European Union sets new rules on casino betting

A normative rule published in the Official Journal of the European Union establishes new rules for the gaming industry across the EU.

A normative rule published in the Official Journal of the European Union establishes new rules for the gaming industry across the EU.

The directive seeks to address “the prevention of the use of the financial system for the purposes of money laundering or terrorist financing.” It amends a previous regulation of the European Parliament from 2012, in addition to various other directives from the EU Council and European Parliament, which date from 2005 and 2006. These measures force Casinos to identify the players that bet or win equal to or more than EUR2,000 (a little over MOP17,400).

According to the document, “flows of illicit money can damage the integrity, stability and reputation of the financial sector, and threaten the internal market of the Union as well as international development.” The money from such activities can easily flow to the funding of terrorism and organized crime.

All the member states must ratify this directive into their own legal systems by 2017.

On a related concern, the Portuguese newspaper Diário de Noticias (DN) published an editorial yesterday that expressed concerns that the country could be “in risk of financing terrorism” through casinos. The same source cited a Portuguese government evaluation report named “National Assessment of Money Laundering Risk and Terrorist Financing,” which identifies “casinos, lawyer firms, notaries, real estate companies, offshores and free commerce zones” as “easy targets for money laundering.”

Three of Portugal’s most prominent casinos (Casino Estoril, Casino Lisboa and Casino da Póvoa de Varzim) are managed by Estoril-Sol, a company chaired by Macau’s gaming tycoon, Stanley Ho. His daughter, Pansy Ho, serves as chairman of the executive committee of Estoril-Sol.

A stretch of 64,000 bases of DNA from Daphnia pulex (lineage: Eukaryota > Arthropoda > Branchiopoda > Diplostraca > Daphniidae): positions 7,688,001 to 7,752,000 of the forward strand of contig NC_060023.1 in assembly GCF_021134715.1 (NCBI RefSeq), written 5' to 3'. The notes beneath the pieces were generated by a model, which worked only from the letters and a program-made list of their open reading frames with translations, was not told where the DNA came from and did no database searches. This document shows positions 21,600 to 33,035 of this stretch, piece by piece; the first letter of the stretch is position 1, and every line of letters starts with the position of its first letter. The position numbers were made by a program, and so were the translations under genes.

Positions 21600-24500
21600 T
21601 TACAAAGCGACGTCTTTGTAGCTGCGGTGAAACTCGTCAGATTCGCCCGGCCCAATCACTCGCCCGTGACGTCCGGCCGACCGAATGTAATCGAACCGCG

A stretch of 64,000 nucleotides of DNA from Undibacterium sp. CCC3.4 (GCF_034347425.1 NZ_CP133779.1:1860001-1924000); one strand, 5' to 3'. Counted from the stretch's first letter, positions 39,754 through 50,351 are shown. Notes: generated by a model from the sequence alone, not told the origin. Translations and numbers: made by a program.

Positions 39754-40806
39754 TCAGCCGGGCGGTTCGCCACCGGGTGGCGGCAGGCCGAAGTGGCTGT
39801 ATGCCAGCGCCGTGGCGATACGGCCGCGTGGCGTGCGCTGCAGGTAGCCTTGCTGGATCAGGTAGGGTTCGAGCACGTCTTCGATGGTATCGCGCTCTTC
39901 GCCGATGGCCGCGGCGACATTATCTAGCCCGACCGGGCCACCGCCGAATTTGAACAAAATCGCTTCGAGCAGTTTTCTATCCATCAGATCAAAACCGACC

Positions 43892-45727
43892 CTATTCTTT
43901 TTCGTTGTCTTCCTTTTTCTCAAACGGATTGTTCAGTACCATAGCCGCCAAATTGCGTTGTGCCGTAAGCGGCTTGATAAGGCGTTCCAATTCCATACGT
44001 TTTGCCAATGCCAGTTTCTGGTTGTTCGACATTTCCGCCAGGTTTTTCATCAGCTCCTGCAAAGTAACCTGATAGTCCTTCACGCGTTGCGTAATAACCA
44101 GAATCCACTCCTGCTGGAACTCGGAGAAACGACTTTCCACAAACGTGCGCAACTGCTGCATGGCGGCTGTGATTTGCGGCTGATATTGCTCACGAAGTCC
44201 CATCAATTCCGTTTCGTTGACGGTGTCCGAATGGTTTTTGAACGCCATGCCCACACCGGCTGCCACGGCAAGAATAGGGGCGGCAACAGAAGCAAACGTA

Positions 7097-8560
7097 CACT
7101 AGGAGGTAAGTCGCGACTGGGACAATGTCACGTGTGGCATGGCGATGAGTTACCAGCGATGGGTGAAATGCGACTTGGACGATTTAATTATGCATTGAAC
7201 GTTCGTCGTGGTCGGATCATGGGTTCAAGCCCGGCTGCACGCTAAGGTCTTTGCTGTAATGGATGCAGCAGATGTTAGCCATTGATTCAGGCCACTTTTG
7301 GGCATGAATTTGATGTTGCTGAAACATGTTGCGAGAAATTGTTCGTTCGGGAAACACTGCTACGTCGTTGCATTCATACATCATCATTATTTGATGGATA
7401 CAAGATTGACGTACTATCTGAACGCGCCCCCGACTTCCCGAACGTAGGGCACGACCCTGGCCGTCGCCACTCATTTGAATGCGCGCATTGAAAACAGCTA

The Portuguese casino business declined by 2 percent year-on-year in 2014. Pressure for the gaming sector to report illegal gambling, online gambling, and the country’s financial crisis, have been the primary reasons attributed to this decline. Mário Assis Ferreira, vice-chairman of the board of Estoril-Sol, previously told the Times that “Portuguese casinos finance 62 percent of the national tourism industry.”

In Macau, as of June 2015, Macau authorities had registered 910 cases of transactions suspected of being related to money laundering and financing terrorism.
In the territory, the casino industry is only required to report to the authorities any transaction equal to or more than MOP500,000. This requirement has led the US Department of State to push for law enforcement on this matter on several occasions, going so far as to suggest that the upper limit for this law should be set to USD3,000 (around MOP24,000) in order to comply with international standards.

The local government stated in the 2016 Policy Address that it has plans to review the Law for Prevention and Suppression of the Crime of Money Laundering, although no concrete proposals have been brought forth as of yet.

Source: Macau Daily Times


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